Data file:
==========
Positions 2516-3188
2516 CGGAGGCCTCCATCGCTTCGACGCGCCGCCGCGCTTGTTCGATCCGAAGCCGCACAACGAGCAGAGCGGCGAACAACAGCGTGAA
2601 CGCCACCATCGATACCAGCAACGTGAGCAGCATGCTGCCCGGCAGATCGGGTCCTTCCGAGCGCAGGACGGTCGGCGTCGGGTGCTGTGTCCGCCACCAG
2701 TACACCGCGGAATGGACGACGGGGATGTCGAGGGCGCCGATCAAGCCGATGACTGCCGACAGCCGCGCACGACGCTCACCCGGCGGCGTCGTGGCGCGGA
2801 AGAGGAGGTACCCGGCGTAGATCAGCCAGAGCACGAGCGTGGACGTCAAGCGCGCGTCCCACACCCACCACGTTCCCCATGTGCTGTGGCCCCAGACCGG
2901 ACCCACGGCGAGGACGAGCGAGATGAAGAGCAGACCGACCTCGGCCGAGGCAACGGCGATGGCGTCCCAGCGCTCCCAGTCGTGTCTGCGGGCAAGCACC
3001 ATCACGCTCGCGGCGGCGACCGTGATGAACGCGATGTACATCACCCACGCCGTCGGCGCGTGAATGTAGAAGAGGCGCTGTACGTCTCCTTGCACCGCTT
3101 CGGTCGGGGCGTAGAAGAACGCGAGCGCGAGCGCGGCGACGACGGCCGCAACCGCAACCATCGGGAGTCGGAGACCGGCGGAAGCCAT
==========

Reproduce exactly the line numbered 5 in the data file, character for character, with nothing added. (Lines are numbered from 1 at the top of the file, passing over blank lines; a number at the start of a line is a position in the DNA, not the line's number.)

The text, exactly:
2801 AGAGGAGGTACCCGGCGTAGATCAGCCAGAGCACGAGCGTGGACGTCAAGCGCGCGTCCCACACCCACCACGTTCCCCATGTGCTGTGGCCCCAGACCGG